Navigating Complexity: Why Traditional Transformation Approaches Fail and How to Embrace Continuous Change

“I really didn’t get what I wanted from this engagement… but I’m glad, because now I can see I wanted the wrong things. I’m sorry I gave you such a hard time at the start and thanks for sticking to your guns.”

14 April 2024

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That’s what a client said to me at the end of a 12-month consulting engagement. We had got off to a tough start because the sales team (not at 1ovmany!) had sold him what he asked for, before I arrived with a strong conviction that it wasn’t the way to approach the problem.

This sort of mismatch between the wants or expectations of someone who buys transformation consultancy services, and what experienced transformation practitioners know they will likely find the buyer will need, is not at all uncommon. This article will explain why I believe this happens and hopefully save some pain down the line for other people.

The Problem Statement

So let’s start with what my client had quite reasonably asked for. He ran a large software delivery function with a few programmes of work that delivered very complicated, safety critical technical solutions.

The flagship programme was years behind schedule and the end date didn’t seem to be getting any closer. There were about 15 dev teams, cloud infrastructure teams, programme managers, product owners, scrum masters - all-in-all a couple of hundred super busy, stressed out individuals struggling to make any headway at all.

There was a litany of pain points and frustrations, with management blaming their teams and teams blaming the management.

My sponsor wanted an analysis of the problem, an “agile maturity assessment” and a transformation designed, planned and executed; an idealised future state defined, and a plan of action to get from A to B.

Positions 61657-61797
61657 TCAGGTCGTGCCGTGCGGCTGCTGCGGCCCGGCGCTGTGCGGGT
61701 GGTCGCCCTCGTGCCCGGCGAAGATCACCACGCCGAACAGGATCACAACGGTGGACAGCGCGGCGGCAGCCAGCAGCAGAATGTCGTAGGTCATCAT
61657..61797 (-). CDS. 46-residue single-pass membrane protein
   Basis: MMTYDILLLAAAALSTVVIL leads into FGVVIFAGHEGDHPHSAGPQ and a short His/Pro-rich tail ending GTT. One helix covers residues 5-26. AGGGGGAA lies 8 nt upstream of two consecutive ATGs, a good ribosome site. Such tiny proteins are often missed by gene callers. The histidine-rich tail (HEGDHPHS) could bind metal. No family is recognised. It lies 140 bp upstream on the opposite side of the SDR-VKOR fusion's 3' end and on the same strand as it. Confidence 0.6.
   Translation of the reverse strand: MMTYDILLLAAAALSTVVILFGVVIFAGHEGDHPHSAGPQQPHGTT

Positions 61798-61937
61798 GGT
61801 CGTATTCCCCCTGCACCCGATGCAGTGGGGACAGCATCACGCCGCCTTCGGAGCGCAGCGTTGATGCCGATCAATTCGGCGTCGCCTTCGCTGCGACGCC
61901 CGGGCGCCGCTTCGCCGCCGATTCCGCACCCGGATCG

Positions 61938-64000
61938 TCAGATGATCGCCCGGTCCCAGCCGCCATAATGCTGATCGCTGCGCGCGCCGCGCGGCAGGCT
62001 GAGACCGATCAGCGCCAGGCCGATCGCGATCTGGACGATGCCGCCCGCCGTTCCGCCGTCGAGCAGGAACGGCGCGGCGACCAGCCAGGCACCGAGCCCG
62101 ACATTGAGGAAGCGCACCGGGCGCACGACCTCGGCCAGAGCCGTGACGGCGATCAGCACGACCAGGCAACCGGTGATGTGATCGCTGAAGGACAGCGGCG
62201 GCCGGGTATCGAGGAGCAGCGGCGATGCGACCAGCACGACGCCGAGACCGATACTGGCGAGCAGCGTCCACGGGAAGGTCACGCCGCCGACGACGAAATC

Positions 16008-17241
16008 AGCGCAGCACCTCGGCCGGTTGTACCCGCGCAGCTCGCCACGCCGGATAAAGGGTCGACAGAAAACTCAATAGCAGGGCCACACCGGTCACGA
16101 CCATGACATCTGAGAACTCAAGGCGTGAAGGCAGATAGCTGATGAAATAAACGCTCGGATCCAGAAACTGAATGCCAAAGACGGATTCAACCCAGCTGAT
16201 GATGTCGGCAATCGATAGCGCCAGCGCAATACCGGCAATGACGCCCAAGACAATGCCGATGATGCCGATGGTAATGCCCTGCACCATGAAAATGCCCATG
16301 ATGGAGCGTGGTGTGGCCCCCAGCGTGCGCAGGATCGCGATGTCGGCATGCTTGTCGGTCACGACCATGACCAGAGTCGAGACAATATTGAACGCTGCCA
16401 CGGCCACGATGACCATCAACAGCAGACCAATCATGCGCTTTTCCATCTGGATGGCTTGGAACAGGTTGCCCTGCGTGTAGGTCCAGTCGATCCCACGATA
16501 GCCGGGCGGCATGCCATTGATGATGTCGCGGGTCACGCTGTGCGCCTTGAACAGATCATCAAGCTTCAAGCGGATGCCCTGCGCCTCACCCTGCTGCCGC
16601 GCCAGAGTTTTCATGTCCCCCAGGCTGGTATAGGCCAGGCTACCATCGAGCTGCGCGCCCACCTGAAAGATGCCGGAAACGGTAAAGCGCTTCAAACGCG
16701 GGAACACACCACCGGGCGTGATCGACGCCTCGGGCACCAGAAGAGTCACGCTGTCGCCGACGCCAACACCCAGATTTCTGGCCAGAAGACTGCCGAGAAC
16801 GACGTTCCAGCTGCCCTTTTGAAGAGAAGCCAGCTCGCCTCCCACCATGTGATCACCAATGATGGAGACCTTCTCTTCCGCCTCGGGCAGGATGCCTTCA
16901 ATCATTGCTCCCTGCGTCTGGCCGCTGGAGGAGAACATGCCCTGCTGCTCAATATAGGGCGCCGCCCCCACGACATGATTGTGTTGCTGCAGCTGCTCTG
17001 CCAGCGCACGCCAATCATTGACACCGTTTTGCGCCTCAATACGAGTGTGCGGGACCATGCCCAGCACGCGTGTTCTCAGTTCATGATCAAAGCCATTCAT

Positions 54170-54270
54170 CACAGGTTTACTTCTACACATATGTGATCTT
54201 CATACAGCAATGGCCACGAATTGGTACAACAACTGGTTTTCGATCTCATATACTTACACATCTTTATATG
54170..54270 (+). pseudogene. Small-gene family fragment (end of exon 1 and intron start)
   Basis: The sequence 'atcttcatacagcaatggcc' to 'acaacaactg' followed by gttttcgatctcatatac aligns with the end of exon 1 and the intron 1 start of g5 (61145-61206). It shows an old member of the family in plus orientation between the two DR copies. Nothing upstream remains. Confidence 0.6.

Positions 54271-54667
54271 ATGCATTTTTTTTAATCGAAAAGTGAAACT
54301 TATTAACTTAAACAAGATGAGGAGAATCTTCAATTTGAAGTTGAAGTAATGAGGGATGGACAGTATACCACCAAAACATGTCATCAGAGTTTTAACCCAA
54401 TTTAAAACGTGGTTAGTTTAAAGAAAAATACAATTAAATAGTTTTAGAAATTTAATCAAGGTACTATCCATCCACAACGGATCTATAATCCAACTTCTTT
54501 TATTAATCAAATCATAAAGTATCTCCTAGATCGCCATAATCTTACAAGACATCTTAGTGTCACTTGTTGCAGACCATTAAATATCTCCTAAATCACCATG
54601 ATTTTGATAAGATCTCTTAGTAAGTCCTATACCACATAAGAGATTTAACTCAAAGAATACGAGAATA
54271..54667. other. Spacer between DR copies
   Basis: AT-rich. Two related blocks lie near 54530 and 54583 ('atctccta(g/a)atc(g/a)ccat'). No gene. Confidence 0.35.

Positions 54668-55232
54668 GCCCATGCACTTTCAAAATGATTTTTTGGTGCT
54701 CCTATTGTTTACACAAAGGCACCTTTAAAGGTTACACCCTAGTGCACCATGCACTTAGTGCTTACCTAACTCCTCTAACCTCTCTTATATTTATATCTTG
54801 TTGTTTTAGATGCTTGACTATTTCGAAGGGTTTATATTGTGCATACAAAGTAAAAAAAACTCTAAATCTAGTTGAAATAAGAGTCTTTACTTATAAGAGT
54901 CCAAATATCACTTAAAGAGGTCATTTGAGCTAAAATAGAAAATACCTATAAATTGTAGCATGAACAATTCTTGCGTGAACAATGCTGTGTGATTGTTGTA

And that is what a lot of people would ask for in that situation. After all, that’s how we solve problems, isn’t it? We identify an issue, then we analyse, design and implement solutions, right?

Well, it’s complicated. Or should I say complex?


A lot of people use the terms ‘complicated’ and ‘complex’ interchangeably but in systems theory, there are important distinctions that can have a profound impact on which types of decision-making or problem-solving approaches are most effective.

The Cynefin framework is a useful tool to help us understand of what type of system we’re operating in. Devised by Dave Snowden, it is a sense-making framework that divides systems into five categories: clear, complicated, complex, chaos and confusion.

The Cynefin Framework

The Cynefin Framework

The Cynefin Framework | Dave Snowden

  • Clear is well understood and very predictable; an ordered system. It’s obvious what to do in this domain and we can apply standard operating procedures. These could be standardised production tasks, routine maintenance or repairs, vendor selection, etc. Clear is the domain of best practice and the decision model appropriate here is sense-categorise-respond.

  • Complicated systems are another type of ordered system and they are still predictable but require some expertise. With analysis, cause and effect is understandable and the system responds to changes in consistent ways. They are mechanistic and deterministic, like a car engine. With enough expertise we can diagnose and fix problems in predictable and repeatable ways. Complicated is the domain of good practice and the decision model most appropriate here is sense-analyse-respond.